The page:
Another one bites the dust

Categories Atlántida3 Comments

Summer traffic — and we’re now in peak summer season — tends to be horrific.

Motorcycle wreck, Atlántida, Uruguay
Though other vehicle is removed, not too hard to parse: note the skid mark. Posted speed limit: 60 km (36 mph)

convergence of eastbound traffic

We live at the convergence of Punta-bound traffic from all points west. Punta del Este is the glitz capital of the southern hemisphere in January. We avoid it like the plague, but people who want to be there don’t want to be anywhere else. Especially slowed by congestion in Atlántida.

Prime accident location: Atlántida, Uruguay

As I pointed out almost four years ago, the new overpass in La Floresta means pretty much open road after Parque del Plata traffic lights at the river. However, everything between Ruta 11 and there is pretty much one huge clusterfuck: a densely-populated area with numerous intersections. It very much merits caution. But don’t tell that to people racing in from sparsely-populated rural Ruta 11, or the Ruta Interbalnearia from Montevideo, who have just passed through several sparsely inhabited kilometers. Don’t tell that to the Porteños (Buenos Aires) or the BS drivers (see previous link) or testosterone-stoked motorcyclists, all of whom consider it their god-given prerogative to drive as fast as possible, regardless.

Because of the distance between traffic lights, in Atlántida the stream of traffic has often merged into a continuous flow, and trying to cross here can be an exercise in patience with small margins of safety. But crossing options exist: the Ruta 11 bridge is only 800 meters away.

One person tweeted that a motorcycle was run over:

IB accident tweet

No, sorry. Someone going way the hell too fast on a motorcycle slammed into something considerably larger, and possibly became an organ donor in the process.

It’s been over 30 years since one similar slammed into my BMW in a construction zone in Germany. Hast Du mich nicht gesehen?* he asked, lying on the ground a dozen meters from the point of impact. As if I, driving especially cautiously because my parents were in the car, should be responsible for his (typically reckless, according to neighbors) behavior. No sympathy. Even later, hosing off from the crumpled fender a tiny piece of flesh.

* Didn’t you see me?

UPDATE: same time, 24 hours later, a few hundred meters up Ruta 11, another fast bike — bright green — splintered into pieces on the road. Had to keep moving, did not see other vehicle/s involved. Two ambulances on scene, another coming quickly with siren as I drove on.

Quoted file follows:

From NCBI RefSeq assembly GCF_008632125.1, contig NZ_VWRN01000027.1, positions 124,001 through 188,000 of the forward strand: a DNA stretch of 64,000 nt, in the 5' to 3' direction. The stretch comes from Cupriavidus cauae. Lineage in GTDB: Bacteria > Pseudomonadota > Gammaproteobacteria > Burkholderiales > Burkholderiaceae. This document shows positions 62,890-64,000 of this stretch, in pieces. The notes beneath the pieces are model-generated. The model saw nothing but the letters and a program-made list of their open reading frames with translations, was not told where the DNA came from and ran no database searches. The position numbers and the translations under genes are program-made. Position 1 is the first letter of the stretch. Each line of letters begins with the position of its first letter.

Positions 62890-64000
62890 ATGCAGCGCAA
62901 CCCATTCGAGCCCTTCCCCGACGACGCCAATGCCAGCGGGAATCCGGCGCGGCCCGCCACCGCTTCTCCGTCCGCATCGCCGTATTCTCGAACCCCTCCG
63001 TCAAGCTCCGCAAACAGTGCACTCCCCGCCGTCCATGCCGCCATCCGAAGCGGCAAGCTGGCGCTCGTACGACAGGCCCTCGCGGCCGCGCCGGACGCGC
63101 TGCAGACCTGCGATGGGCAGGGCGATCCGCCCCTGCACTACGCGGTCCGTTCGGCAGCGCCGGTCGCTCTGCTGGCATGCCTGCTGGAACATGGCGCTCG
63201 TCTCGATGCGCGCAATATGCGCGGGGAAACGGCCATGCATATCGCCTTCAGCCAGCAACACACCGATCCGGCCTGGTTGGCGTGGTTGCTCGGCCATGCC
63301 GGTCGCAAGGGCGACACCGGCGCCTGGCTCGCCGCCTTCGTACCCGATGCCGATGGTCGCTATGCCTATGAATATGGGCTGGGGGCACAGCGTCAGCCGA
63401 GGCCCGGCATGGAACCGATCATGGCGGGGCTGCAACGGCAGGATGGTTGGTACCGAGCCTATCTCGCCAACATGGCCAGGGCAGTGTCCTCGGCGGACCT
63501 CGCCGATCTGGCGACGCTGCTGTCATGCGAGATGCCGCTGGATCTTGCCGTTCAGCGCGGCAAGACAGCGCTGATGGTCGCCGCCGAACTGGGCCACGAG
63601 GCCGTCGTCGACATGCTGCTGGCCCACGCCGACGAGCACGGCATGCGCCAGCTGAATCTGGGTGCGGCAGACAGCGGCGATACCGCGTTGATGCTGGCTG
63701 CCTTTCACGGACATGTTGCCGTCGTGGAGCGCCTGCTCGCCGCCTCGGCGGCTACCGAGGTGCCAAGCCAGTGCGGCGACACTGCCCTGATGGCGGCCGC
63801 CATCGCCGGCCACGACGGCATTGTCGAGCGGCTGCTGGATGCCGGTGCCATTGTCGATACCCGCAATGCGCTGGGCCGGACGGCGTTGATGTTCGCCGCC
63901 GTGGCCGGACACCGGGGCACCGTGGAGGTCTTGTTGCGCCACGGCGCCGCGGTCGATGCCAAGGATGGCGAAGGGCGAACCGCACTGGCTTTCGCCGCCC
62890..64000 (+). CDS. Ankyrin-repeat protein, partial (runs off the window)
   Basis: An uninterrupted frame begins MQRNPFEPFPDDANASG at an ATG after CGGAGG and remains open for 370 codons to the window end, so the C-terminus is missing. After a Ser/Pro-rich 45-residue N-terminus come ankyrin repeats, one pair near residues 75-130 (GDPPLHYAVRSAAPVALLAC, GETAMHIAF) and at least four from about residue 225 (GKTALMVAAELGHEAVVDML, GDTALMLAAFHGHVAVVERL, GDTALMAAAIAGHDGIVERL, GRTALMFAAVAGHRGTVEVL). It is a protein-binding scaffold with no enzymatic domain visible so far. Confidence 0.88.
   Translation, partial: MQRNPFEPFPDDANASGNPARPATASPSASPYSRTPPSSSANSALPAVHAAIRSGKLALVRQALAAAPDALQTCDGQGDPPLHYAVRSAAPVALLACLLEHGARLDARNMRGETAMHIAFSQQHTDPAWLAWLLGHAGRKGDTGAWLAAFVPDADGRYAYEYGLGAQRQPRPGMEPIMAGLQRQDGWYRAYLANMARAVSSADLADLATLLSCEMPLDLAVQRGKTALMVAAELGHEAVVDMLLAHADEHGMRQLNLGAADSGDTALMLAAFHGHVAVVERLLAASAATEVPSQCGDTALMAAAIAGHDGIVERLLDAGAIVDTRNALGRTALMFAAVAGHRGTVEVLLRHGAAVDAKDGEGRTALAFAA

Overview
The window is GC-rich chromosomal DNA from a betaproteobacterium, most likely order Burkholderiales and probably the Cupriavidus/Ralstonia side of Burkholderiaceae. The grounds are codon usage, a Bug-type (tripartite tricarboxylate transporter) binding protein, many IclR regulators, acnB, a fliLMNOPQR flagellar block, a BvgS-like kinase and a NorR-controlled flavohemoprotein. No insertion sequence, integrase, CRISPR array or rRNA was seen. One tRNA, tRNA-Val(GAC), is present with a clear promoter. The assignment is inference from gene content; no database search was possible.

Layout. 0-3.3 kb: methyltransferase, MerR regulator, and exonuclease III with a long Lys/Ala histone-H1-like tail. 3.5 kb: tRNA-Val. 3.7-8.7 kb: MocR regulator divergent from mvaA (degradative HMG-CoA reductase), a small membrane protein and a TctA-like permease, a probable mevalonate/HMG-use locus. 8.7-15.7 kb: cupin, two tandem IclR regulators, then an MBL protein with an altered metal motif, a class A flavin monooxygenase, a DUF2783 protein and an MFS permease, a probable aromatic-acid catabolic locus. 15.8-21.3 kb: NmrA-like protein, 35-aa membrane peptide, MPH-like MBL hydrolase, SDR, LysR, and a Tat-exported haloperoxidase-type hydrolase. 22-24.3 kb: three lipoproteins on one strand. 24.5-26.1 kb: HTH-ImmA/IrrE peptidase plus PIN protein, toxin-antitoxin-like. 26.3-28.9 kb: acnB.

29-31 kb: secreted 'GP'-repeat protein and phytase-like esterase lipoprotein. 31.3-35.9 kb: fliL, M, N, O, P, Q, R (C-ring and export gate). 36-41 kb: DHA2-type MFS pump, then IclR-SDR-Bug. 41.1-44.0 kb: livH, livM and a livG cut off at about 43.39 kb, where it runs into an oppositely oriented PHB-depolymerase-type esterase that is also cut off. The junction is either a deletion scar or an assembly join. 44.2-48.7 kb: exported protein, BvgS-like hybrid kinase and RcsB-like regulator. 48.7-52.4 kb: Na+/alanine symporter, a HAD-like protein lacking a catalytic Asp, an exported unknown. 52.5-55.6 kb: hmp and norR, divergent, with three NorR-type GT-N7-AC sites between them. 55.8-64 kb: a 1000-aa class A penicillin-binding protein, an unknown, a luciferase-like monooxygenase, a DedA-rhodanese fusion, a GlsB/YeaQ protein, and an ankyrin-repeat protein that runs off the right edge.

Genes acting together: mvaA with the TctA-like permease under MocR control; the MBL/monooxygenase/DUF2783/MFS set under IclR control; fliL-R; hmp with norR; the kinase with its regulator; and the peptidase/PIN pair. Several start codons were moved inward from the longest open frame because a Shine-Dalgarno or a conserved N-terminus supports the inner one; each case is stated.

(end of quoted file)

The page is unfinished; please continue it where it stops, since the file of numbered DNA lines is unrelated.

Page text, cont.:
3 thoughts on “Another one bites the dust

  1. We passed the same accident scene, probably within minutes of your photo. The car that the motorcycle hit is the grey one on the far right of your photo as you can see by the crumpled in back end. Seems the red Kawasaki was greatly exceeding the posted 60 kmh, but unless the traffic prevents it, so does everyone else, including, of course, the policia. Also, I am guessing the usual tailgating driving style was occurring before the grey car suddenly stopped, possibly because someone was taking a big risk trying to cross over the interbalnearia. Traffic was absolutely brutal downtown last night. We headed home (from pizza at Kim´s) at around 8pm. Were blocked on the Rambla, blocked on Artigas, took the one way Calle 3 from downtown up to Circunvalación, and then could not turn left (police blockade) towards the Rambla or the tunnel (our original target) and were instead lined up for the traffic circle. Actually that worked, as we got across the overpass and up Ruta 11 and in the back roads of Villa Argentina norte. What a fucking mess! Don´t think we will venture downtown again in a car in the evening until maybe March, when all the turistas have to go back to work or school.

    1. Thanks for the explanation! That also explains why it stopped ahead of the crossing, which I couldn’t figure out.

      We avoid going anywhere at night. And much later the character of the town changes a lot, and not for the better. Jesse used to (sometimes) tell us stories.

  2. Reckless bike driving here in UY. We can hear and see them almost every weekend. They start with green light, at the traffic lights in Parque del Plata, hidding east.
    We can hear them speeding up and changing gears up to the 7th gear with unbelievable noise. They have a “free” (they think) and straight racing track for about 10 kilometers to just behind Guazuvira.

    A German friend checked their speed once, with a speedometer he had, at the hight of Bello Horizonte. Speed around 240 kilometers per hour. JaJaJa… as we say in Uruguay.

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